On one occasion (Mark 9:1), Jesus promised explicitly that the kingdom would come, with power, in the lifetime of His apostles. The suggestion that some of those apostles are still living, still looking for the kingdom, is laughable at best. The notion that Christ was lying about His kingdom (or maybe was just honestly mistaken) is nothing short of blasphemy; yet this is exactly what the doctrine of Premillennialism implies! Some Premillennialists, in an effort to escape the force of this logic, propose that some of Christ’s apostles saw a demonstration of power during the transfiguration (Mat. 17), and that the church is a “manifestation” of the kingdom (though not the kingdom itself). Therefore, they say, the promise has been fulfilled. In other words, the kingdom has “sort of” been established, but not really. This is nothing more than “semantic silliness,” and the result is the same: the kingdom has not yet come, so Jesus must have been deceitful or mistaken.
3. The church is just an ill-timed accident; an interim substitute for what Christ really had in mind (i.e., an earthly, political kingdom).
Premillennialism teaches that the church was a temporary, emergency measure (instituted with no forethought or design), “hatched-up” on the spur of the moment in response to the Jews’ rejection of Christ. The Bible teaches, however, that the church has always been a central component of God’s scheme of redemption—something that God had in mind before He even created this world. In his letter to the church at Ephesus, Paul shows that God planned for and provided for the relationship between Christians and Christ “before the foundation of the world” (1:3–5). He also writes that the church is according to God’s “eternal purpose, which He purposed in Christ Jesus our Lord” (3:10–11) and makes note of the glory which God has “in the church and in Christ Jesus unto all generations for ever and ever…” (v. 21). These passages (as well as many others) drive home the point that the church was no accident; it was “on purpose.” The church was not an alternate plan; it was the plan—in the mind of God before our existence even began. There is no institution God has planned for after the church.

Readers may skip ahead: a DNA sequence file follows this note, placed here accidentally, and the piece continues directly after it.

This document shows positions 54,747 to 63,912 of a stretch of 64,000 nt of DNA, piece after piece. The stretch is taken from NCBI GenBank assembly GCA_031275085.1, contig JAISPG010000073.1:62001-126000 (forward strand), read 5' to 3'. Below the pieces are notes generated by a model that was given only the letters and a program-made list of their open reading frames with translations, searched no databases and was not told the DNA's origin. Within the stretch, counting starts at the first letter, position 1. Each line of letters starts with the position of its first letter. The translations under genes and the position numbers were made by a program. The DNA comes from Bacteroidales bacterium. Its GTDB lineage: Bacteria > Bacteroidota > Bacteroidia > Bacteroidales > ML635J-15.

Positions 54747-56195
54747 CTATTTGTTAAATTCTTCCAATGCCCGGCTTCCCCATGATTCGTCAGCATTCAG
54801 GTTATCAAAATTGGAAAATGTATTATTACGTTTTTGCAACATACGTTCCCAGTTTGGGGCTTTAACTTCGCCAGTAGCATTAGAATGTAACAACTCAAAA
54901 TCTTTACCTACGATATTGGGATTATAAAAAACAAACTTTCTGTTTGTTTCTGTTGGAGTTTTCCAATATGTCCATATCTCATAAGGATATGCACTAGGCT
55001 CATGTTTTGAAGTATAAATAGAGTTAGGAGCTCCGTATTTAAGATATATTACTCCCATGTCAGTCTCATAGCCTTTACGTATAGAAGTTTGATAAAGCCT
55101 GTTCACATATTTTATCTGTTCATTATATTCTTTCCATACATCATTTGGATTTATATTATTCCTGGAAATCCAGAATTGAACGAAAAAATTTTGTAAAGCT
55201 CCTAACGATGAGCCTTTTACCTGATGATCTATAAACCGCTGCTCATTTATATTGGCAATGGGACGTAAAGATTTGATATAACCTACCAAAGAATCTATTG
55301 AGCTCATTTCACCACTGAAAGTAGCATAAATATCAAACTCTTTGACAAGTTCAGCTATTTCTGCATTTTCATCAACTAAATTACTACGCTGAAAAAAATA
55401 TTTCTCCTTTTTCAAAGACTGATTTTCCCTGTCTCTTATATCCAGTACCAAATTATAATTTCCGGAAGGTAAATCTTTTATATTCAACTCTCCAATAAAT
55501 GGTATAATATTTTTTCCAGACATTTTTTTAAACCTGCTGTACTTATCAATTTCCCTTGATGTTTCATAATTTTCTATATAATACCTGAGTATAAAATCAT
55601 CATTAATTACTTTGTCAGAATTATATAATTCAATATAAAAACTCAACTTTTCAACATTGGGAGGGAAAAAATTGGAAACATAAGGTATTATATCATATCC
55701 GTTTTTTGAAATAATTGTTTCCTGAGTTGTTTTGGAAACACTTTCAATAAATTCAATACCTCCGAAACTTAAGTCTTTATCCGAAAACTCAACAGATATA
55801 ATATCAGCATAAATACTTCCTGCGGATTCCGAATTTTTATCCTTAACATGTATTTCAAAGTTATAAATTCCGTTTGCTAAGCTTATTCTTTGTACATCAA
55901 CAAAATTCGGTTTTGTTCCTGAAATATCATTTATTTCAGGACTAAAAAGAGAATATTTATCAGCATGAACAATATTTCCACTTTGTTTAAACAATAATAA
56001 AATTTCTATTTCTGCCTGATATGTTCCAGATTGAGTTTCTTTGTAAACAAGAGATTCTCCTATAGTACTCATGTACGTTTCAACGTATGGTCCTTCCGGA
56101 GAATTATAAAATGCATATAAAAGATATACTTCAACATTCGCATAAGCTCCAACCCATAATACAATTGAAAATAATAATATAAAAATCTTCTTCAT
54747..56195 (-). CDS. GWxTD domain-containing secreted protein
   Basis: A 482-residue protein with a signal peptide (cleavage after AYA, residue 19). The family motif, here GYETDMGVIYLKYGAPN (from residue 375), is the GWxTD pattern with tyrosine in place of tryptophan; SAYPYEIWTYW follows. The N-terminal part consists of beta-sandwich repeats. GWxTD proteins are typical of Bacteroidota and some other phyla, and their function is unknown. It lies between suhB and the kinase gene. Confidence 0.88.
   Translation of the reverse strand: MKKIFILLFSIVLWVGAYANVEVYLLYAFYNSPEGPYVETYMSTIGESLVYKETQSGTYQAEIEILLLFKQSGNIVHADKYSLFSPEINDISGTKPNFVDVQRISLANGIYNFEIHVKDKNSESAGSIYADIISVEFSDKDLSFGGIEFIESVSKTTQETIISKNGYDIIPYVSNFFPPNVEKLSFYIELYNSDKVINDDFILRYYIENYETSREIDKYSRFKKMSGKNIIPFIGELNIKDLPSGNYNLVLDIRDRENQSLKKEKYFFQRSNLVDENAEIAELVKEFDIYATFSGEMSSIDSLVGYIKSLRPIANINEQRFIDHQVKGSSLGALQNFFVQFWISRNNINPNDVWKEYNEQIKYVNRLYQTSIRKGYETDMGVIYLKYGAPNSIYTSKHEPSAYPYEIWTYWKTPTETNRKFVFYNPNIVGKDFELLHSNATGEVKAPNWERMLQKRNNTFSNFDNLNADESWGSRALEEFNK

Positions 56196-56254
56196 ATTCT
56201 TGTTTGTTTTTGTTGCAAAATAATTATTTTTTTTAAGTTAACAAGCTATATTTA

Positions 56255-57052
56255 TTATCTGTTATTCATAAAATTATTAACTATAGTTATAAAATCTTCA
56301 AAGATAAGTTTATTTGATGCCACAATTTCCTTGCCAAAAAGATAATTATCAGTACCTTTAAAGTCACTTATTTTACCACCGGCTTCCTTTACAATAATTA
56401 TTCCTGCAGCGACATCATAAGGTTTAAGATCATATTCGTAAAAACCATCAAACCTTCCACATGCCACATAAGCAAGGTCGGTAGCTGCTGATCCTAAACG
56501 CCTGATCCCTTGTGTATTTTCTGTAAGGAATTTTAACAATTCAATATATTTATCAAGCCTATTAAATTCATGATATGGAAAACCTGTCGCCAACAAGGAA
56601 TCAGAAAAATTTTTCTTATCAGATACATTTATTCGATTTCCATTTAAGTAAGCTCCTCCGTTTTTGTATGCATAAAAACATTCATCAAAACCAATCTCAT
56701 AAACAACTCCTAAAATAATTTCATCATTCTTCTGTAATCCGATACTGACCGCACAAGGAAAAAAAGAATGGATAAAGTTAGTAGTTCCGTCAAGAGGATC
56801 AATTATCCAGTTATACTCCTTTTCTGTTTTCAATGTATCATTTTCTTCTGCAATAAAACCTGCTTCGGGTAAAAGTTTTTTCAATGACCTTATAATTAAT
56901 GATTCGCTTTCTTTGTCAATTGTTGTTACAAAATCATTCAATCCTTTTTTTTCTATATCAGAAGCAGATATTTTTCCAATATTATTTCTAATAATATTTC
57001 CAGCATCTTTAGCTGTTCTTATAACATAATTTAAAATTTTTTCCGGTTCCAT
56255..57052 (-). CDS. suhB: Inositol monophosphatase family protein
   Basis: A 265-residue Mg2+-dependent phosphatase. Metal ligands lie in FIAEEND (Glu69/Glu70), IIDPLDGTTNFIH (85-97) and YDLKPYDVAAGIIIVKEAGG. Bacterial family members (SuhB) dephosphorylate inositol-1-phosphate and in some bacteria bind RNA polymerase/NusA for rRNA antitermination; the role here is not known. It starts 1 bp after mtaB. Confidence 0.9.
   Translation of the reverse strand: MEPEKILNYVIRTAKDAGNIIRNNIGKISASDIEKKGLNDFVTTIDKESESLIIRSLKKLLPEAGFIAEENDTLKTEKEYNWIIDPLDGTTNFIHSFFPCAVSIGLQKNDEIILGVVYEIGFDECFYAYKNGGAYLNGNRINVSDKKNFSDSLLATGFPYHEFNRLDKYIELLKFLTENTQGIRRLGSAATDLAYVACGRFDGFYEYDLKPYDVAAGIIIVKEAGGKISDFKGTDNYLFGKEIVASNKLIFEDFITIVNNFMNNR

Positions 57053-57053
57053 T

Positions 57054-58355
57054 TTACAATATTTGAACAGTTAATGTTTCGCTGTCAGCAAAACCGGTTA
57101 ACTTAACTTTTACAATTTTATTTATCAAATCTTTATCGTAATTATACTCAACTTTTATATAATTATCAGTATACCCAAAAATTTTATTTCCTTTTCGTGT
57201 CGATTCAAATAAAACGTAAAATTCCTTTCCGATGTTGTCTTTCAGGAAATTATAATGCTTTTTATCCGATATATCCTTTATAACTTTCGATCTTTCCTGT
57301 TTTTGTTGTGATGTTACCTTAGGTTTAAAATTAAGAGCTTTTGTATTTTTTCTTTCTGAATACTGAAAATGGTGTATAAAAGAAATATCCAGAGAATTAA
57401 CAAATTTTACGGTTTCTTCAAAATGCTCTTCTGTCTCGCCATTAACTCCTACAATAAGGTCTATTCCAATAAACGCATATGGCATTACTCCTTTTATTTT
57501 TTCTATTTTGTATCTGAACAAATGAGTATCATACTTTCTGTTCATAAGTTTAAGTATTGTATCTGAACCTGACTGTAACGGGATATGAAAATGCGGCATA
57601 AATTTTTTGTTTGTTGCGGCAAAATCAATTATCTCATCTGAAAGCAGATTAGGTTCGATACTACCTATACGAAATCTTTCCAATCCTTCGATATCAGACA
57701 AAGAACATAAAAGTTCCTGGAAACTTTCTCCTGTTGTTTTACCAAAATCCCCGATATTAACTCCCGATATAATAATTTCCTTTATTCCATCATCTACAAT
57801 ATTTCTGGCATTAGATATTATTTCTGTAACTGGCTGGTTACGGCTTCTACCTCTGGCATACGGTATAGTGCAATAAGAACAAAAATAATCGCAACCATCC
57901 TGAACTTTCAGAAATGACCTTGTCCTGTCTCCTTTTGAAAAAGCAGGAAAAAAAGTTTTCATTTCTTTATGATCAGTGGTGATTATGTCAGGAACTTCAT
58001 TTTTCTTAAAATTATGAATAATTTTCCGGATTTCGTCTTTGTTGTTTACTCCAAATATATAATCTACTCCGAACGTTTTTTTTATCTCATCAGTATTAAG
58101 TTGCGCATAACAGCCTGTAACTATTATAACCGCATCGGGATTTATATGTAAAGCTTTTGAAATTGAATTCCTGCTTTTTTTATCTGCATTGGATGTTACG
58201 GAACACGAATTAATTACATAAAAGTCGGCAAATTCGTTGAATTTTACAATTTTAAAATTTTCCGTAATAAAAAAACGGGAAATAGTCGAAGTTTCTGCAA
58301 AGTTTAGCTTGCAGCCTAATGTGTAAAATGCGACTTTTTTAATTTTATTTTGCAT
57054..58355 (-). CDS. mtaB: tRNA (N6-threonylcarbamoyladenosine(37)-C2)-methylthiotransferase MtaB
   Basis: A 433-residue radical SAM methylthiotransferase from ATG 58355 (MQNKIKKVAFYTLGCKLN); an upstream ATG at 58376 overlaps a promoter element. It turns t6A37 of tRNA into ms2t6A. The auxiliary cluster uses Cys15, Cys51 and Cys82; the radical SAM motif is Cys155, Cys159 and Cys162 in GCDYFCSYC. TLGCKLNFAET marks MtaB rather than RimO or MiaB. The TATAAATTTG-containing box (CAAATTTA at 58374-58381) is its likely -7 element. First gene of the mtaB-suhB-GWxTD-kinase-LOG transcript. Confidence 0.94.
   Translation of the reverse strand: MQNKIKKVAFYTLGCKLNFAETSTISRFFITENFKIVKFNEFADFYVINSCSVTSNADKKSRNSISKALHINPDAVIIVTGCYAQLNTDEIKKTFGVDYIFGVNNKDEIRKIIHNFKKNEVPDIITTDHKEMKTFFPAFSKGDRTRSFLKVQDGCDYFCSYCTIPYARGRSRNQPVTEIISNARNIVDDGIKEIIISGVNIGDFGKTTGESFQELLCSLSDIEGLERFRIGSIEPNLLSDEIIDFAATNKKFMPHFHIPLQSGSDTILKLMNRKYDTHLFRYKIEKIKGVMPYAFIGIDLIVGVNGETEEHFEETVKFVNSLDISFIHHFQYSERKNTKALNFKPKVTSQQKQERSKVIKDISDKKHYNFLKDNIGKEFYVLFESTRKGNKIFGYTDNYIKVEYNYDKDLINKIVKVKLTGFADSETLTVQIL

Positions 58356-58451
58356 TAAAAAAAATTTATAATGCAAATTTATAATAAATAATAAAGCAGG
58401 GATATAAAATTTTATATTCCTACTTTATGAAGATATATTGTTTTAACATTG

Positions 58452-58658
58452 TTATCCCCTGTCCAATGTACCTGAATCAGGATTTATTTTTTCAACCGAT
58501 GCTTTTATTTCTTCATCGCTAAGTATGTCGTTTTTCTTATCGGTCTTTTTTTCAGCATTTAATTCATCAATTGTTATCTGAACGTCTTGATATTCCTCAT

God sent His son into this world “in the fulness of time” (Gal. 4:4–5). According to Premillennial doctrine, however, the time just wasn’t “right” when Jesus came, and that’s why He was rejected. The obvious implication is that God just picked a “bad” time. The Bible says that God picked the perfect time to send His son, according to His own perfect design.
Christ sacrificed His own blood and His own life to purchase the church (Acts 20:28). If the church was just an accident, was Christ’s death an accident, too (or did He, perhaps, shed His blood to purchase an accident)? The church is depicted in the Scriptures as the “Bride of Christ” (Eph. 5:22–23). In the Premillennial scheme of things, the wedding was of the “shot-gun” variety, because Christ neither planned for nor desired the church.
4. God is neither all-powerful nor all-knowing.
At the very heart of Premillennialism is the idea that, when the Jews rejected Christ, God was unprepared and caught off guard; that He was powerless to stop the crucifixion. Premillennialism holds that this “unforeseen” turn of events caused God to have to scramble around and throw together a back-up plan (i.e., the church). In sharp contrast, however, the Bible is very clear and consistent regarding God’s infinite power, knowledge, and wisdom. The Bible also teaches emphatically that the death of Christ occurred and the church was established because that was precisely what God intended (centuries before the Jews had the first thought about getting rid of Jesus).